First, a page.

Those buying residential real estate in New York have to prepare for a lengthy process. First, they have to start looking for properties that meet their needs. They have to arrange tours at those properties and then make offers on the ones that they think would work for their family. Once a seller accepts an offer, a buyer typically has an obligation to follow through with the proposed transaction.
However, sometimes real estate transactions fall apart between when the seller accepts an offer and when everyone actually signs the final paperwork. What are the most common reasons that a real estate closing may not occur despite the buyer and seller reaching an agreement about the price and timing for the transaction?
Inspection or appraisal issues
Sometimes, buyers make an offer that they feel is appropriate based on the condition of the property, only to discover when reviewing the inspection report that there are many previously undisclosed and concerning issues with the property. If there are issues with the property’s condition and the seller and buyer cannot negotiate a resolution to those undisclosed property issues, the closing could fall apart. The same could potentially happen if an appraiser determines that the property isn’t worth the amount the buyer offered to pay. The lender may not provide financing for the transaction if there is a sizeable appraisal gap.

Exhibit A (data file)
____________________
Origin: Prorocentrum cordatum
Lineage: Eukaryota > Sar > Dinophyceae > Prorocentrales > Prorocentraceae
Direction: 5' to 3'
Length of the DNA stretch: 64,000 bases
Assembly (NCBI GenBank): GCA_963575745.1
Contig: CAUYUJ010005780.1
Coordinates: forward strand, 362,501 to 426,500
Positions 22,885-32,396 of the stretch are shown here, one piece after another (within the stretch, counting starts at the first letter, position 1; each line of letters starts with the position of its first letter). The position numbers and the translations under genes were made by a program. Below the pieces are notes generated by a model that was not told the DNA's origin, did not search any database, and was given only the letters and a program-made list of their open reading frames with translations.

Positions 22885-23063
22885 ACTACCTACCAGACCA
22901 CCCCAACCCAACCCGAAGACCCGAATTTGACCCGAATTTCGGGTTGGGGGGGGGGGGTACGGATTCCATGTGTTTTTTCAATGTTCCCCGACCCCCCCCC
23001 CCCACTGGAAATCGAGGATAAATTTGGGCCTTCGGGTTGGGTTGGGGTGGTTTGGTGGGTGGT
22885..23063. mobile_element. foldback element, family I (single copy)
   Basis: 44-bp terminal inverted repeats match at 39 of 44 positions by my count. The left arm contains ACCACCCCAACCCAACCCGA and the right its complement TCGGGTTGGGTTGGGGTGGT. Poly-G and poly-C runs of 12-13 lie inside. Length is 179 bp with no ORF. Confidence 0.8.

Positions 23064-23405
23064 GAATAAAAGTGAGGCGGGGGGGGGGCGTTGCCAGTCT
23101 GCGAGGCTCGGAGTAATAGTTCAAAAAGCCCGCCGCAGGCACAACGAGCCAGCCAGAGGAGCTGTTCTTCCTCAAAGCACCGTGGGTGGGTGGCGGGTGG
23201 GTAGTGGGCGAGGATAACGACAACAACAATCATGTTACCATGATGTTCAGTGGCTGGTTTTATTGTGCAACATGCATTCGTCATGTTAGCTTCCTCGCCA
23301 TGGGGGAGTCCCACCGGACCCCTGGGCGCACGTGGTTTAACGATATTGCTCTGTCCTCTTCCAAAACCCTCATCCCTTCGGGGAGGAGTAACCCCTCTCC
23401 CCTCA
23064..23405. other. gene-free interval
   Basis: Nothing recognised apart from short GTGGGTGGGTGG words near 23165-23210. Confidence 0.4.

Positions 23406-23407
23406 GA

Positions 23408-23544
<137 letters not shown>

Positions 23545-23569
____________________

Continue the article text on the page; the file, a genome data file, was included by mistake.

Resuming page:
The appraisal coming in unexpectedly low is only one of the numerous situations that could leave the buyer unable to obtain financing for the property. The buyer might lose their job or have some kind of personal emergency, like a car crash, which overextends their credit and leaves them unable to finalize the mortgage. In all with the rarest scenarios, a buyer who cannot secure a mortgage for a property is a buyer who will not complete the transaction, as most people seeking to purchase real property do not have the liquid capital on hand to pay the full purchase price themselves.
Secondary real estate transaction issues
Sometimes, the success of a real estate transaction hinges on another real estate transaction successfully occurring. If the buyer cannot sell their home to use the equity they have built toward the purchase price or if the seller is unable to locate a new property to move into after closing, it may not be possible to follow through with the transaction as originally intended.
Oftentimes, real estate buyers will include contingencies in their offers to protect them from the loss of their earnest money in these situations. Both buyers and sellers who understand the issues that may lead to the cancellation of a residential closing can more effectively protect themselves at every stage of the process.